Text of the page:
Pending home sales dipped 0.3 percent from November to December, the fourth month in a row of declines after the figure’s surge in August, according to data released by the National Association of Realtors (NAR) on Friday.
Despite continuing monthly declines, the Pending Home Sales Index (PHSI), a forward-looking indicator of home sales based on contract signings, hit a whopping 125.5. That figure marks an all-time high in the PHSI for the month of December, and a 21.4 percent increase year over year.
NAR Chief Economist Lawrence Yun largely attributed the index’s decline to the lack of available inventory for homebuyers.
“Pending home sales contracts have dipped during recent months, but I would attribute that to having too few homes for sale,” Yun said in a statement. “There is a high demand for housing and a great number of would-be buyers, and therefore sales should rise with more new listings.”
As demand for housing has continued at a strong pace across the country, home prices have steadily risen as mortgage rates have remained low to combat price gains.
“This elevated demand without a significant boost in supply has caused home prices to increase and we can expect further upward pressure on prices for the foreseeable future,” Yun said.
Ruben Gonzalez, chief economist at Keller Williams, said in a statement emailed to Inman that continued homebuying demand from demographics less impacted by the pandemic stands to fuel price growth for the next several months.
“The industries most severely impacted are those which typically have not paid wages high enough to enable homeownership, while high-paying sectors have seen far less loss of employment and high earners appear to have increased savings,” Gonzalez said. “This employment stability and increased savings in concert with historically low interest rates have led to a substantial uptick in demand, resulting in a year-over-year increase in existing home sales despite the pandemic. It may be several months before substantial progress is made in terms of available supply, and price growth will likely continue to accelerate until conditions improve.”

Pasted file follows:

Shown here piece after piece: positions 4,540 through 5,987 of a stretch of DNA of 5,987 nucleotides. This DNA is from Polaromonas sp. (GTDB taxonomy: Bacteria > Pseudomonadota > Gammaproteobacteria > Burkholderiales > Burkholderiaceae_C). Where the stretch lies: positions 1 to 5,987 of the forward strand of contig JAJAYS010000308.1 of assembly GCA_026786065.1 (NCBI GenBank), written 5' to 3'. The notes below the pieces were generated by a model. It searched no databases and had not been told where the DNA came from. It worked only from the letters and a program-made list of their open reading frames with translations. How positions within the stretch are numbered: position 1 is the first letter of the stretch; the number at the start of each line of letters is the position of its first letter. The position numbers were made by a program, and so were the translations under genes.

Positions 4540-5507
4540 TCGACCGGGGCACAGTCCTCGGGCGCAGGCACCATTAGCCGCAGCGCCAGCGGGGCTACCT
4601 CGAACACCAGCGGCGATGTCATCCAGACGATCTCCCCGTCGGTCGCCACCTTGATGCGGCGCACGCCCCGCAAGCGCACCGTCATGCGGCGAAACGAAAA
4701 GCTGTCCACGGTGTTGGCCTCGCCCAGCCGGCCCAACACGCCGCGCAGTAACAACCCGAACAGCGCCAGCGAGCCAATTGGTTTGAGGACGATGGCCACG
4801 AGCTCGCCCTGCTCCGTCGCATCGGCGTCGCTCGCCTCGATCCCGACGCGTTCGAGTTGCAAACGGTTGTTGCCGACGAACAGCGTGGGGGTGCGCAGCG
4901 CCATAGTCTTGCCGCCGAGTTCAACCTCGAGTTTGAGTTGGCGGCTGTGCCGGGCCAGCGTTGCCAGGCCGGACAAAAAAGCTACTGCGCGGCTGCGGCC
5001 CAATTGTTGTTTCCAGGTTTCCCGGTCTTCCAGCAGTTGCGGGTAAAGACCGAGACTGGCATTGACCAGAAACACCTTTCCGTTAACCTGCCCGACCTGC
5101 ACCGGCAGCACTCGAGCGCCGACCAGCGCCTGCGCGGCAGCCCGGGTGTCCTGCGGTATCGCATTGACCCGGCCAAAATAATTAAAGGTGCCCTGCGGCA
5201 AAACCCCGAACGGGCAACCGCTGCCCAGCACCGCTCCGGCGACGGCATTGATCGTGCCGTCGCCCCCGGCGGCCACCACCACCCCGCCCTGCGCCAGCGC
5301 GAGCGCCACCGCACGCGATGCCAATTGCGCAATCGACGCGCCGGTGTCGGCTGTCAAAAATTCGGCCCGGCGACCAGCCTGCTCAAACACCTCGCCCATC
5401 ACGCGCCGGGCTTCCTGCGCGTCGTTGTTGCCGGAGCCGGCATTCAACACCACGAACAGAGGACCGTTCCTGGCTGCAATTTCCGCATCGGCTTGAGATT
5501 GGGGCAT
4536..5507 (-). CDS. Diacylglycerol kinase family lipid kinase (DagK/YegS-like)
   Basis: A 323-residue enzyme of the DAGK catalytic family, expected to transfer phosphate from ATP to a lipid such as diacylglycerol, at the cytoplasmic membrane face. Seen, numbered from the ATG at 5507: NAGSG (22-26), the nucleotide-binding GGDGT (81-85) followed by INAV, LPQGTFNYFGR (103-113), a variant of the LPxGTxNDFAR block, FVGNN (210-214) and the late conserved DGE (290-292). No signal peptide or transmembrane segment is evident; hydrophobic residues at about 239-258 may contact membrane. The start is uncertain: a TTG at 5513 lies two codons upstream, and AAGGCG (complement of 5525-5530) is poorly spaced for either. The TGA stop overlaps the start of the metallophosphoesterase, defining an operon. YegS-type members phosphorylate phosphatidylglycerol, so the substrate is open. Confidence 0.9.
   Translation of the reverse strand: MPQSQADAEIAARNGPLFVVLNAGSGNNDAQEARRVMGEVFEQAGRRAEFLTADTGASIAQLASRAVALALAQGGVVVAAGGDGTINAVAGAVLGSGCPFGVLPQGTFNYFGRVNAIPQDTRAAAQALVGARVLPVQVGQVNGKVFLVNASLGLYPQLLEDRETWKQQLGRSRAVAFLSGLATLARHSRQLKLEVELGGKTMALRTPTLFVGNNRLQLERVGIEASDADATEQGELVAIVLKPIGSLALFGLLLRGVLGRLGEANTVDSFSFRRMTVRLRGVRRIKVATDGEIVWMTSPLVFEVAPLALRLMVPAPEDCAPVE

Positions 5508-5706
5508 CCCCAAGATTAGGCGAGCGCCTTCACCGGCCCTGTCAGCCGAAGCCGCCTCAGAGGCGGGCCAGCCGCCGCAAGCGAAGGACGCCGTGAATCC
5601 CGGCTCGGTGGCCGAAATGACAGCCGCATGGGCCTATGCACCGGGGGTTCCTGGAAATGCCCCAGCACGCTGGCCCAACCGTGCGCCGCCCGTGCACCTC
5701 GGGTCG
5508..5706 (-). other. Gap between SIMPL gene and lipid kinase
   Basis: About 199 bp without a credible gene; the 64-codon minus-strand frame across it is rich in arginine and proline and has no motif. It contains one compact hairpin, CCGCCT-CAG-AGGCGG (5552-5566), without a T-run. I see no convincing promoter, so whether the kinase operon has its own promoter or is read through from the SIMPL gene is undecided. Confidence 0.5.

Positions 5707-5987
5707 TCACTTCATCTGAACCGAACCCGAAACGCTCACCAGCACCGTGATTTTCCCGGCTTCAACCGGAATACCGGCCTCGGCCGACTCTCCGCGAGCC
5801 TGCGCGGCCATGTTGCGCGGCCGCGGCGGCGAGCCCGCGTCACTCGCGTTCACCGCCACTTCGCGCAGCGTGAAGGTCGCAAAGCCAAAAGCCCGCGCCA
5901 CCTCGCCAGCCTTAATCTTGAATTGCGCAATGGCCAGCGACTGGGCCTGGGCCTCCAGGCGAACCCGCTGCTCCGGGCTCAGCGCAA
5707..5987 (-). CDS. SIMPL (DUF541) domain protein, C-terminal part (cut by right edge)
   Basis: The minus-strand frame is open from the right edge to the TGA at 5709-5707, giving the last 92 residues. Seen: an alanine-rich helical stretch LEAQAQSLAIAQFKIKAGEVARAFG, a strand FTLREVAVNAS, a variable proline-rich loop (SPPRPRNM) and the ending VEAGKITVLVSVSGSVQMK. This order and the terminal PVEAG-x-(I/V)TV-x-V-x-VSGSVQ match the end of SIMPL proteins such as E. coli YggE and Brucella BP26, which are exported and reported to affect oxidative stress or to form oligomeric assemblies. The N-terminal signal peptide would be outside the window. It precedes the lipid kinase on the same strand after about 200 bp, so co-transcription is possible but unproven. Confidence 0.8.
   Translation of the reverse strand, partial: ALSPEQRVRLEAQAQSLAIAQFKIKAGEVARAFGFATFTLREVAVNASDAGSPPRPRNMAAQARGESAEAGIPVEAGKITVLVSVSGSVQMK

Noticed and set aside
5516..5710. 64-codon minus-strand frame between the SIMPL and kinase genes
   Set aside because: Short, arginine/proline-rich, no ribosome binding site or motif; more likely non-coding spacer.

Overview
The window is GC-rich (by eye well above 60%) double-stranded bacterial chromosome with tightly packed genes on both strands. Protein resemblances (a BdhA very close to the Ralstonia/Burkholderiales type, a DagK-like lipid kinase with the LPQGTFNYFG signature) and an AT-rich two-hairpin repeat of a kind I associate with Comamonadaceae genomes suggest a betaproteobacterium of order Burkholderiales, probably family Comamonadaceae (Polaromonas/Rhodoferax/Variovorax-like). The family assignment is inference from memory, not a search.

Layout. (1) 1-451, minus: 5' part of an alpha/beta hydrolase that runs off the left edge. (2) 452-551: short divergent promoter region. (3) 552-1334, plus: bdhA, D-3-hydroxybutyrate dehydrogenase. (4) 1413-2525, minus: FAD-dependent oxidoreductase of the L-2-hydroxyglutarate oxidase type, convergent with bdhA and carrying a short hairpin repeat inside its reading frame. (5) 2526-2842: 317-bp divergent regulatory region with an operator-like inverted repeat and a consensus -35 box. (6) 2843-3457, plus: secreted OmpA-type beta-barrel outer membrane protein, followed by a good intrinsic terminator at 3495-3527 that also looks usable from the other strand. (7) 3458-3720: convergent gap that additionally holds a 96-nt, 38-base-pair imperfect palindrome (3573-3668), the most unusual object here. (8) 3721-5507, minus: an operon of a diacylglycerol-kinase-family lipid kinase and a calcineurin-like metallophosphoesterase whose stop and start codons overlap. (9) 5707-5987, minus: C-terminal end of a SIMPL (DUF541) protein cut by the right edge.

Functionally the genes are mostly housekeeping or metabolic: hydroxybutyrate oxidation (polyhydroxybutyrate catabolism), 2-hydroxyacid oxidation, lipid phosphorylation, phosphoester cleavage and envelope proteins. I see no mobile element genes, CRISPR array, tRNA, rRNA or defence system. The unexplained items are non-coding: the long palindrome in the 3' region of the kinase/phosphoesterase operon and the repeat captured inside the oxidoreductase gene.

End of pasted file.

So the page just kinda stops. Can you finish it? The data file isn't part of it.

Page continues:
The month-over-month decline in pending home sales was largely led by the Midwest, where the PHSI declined by 3.6 percent to 111.7.
The PHSI increased by 3.1 percent in the Northeast to 112, and by 0.1 percent in the South to 150.6. The index in the West, meanwhile, remained constant month over month at 111.3.
On an annual basis, however, the PHSI saw substantial increases in each region, by 22.1 percent in the Northeast, 13.9 percent in the Midwest, 26.6 percent in the South, and 18.9 percent in the West.
Assuming a foreseeable future in which interest rates remain low, Yun said existing home sales would likely hit 6.49 million, which would yield a 15 percent increase from the 5.64 million existing home sales in 2020.
“There will also be slower home price appreciation, likely 6.6 percent, as increased confidence from homebuilders will ultimately lead to an increase in housing starts,” Yun added.